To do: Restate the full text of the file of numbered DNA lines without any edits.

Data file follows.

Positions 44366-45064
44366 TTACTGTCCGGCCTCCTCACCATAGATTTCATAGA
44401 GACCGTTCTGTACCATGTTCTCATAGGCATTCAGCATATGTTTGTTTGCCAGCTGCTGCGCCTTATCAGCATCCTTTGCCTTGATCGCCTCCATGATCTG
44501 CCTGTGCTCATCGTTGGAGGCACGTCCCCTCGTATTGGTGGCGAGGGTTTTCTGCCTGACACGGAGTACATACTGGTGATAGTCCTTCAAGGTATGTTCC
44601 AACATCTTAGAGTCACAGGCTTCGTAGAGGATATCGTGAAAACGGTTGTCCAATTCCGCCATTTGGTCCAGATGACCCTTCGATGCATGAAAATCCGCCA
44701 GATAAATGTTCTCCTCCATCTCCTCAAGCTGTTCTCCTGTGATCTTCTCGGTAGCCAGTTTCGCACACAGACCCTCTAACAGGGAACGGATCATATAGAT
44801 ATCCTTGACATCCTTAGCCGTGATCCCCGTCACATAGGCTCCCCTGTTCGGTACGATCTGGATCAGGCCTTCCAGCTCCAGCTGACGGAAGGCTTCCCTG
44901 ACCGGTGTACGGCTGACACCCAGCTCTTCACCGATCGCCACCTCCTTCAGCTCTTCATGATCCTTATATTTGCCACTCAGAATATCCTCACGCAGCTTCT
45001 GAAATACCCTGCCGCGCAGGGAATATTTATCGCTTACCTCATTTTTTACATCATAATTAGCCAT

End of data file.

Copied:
Positions 44366-45064
44366 TTACTGTCCGGCCTCCTCACCATAGATTTCATAGA
44401 GACCGTTCTGTACCATGTTCTCATAGGCATTCAGCATATGTTTGTTTGCCAGCTGCTGCGCCTTATCAGCATCCTTTGCCTTGATCGCCTCCATGATCTG
44501 CCTGTGCTCATCGTTGGAGGCACGTCCCCTCGTATTGGTGGCGAGGGTTTTCTGCCTGACACGGAGTACATACTGGTGATAGTCCTTCAAGGTATGTTCC
44601 AACATCTTAGAGTCACAGGCTTCGTAGAGGATATCGTGAAAACGGTTGTCCAATTCCGCCATTTGGTCCAGATGACCCTTCGATGCATGAAAATCCGCCA
44701 GATAAATGTTCTCCTCCATCTCCTCAAGCTGTTCTCCTGTGATCTTCTCGGTAGCCAGTTTCGCACACAGACCCTCTAACAGGGAACGGATCATATAGAT
44801 ATCCTTGACATCCTTAGCCGTGATCCCCGTCACATAGGCTCCCCTGTTCGGTACGATCTGGATCAGGCCTTCCAGCTCCAGCTGACGGAAGGCTTCCCTG
44901 ACCGGTGTACGGCTGACACCCAGCTCTTCACCGATCGCCACCTCCTTCAGCTCTTCATGATCCTTATATTTGCCACTCAGAATATCCTCACGCAGCTTCT
45001 GAAATACCCTGCCGCGCAGGGAATATTTATCGCTTACCTCATTTTTTACATCATAATTAGCCAT